Inevitably, all riders when talking to non-horse friends, get the same question; Isn’t it dangerous to ride a horse? And while most of us pass it off with a smile and a shrug and a “nah, it isn’t so bad,” the answer is simple.

Yes. Riding a horse is very dangerous.

Whether you are an internationally acclaimed Grand Prix rider, or a fan of trail riding at home around the lake, at any time, the inconceivable can happen, and tragically that happened Saturday night in Mississippi.

Lara Dewees and her horse Ginny, while barrel racing in competition, had a bad fall at the third barrel. Though her horse managed to recover and get up, Lara had lost the reins and was unable to gather them back as Ginny took off out of the arena, slipped on the pavement outside which threw Lara to the pavement. She succumbed to her head injuries Monday.

According to Facebook, Dewees had recently become engaged and leaves behind an 18 month old son. She was also a teacher of social studies at her local middle school.

The equestrian community is no stranger to the loss of riders from falls. And no matter what discipline, the outreach of our amazing community crosses the borders of western to english to dressage and beyond. A GoFundMe account for Dewees has already raised over $14,000. In the time it has taken to write this article, the amount has grown by $500. And it is because of this care and concern that we have for each other as fellow equestrians that I pose the question: Why is it not a standard rule for anyone aboard a horse to wear a helmet?

I do not by any means want to give the idea that I am judging this wonderful young woman. The outpouring of emotion for those who knew her and those who only briefly crossed her path at the ingate shows just how many lives she touched; the countless young minds at the school where she teaches, her own little boy.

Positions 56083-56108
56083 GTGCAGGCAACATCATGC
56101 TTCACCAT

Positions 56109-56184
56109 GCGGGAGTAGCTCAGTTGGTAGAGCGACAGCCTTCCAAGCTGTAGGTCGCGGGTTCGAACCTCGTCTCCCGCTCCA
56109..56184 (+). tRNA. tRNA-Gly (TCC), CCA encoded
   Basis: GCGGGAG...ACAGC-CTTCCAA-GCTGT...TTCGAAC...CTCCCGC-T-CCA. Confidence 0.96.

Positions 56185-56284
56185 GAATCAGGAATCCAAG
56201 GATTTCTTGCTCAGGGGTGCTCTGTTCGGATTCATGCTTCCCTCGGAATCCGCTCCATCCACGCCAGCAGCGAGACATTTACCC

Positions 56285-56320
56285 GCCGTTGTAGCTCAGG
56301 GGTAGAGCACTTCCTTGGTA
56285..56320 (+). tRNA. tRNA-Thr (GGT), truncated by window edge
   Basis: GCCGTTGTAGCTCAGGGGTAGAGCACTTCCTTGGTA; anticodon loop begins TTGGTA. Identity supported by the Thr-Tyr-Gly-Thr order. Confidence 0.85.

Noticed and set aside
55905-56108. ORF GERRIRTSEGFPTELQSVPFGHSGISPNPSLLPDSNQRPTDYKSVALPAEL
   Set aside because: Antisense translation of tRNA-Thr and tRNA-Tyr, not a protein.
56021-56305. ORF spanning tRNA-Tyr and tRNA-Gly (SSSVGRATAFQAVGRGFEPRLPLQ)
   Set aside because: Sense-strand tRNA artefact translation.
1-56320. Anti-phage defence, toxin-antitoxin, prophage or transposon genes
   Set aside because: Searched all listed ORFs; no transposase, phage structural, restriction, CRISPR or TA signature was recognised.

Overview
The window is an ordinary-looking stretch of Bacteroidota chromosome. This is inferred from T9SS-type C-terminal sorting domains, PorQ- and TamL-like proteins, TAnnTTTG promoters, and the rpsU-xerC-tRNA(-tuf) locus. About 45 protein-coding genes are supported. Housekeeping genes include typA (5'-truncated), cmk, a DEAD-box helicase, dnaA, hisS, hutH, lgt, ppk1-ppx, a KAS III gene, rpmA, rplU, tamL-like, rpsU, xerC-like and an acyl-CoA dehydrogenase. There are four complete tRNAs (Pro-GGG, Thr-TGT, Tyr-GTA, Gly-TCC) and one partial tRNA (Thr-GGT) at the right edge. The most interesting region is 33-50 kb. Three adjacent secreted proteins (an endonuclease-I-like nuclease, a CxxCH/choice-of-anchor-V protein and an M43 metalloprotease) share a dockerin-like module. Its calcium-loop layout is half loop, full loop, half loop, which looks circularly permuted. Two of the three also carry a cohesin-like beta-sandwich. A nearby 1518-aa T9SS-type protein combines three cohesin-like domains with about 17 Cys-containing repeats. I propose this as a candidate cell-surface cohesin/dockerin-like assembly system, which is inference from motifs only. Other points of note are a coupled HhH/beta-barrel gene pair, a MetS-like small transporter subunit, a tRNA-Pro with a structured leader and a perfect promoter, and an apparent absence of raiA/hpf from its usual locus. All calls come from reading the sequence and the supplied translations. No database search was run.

We’ll never know if wearing a helmet would have changed the outcome of this tragic situation, but helmets are not just for protection for what we know can happen… they are for what we never think will happen. There are no guarantees in life, but if we are proactive in our protection and wear appropriate gear when around horses, then we can give many riders a better chance at survival from such accidents.

An online movement called #HelmetTough is on a personal mission to “end the stigma associated with wearing a helmet in the western and rodeo industry.” From their website:

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The primary point to take away is anytime you are in the saddle; hacking, driving, piaffing or standing, your head should be in a helmet. This rule that should come from the highest levels of every equestrian association and apply to every show down to grass roots schooling events.

If you would like to donate to the GoFundMe account for the family of Lara Dewees, follow the link below.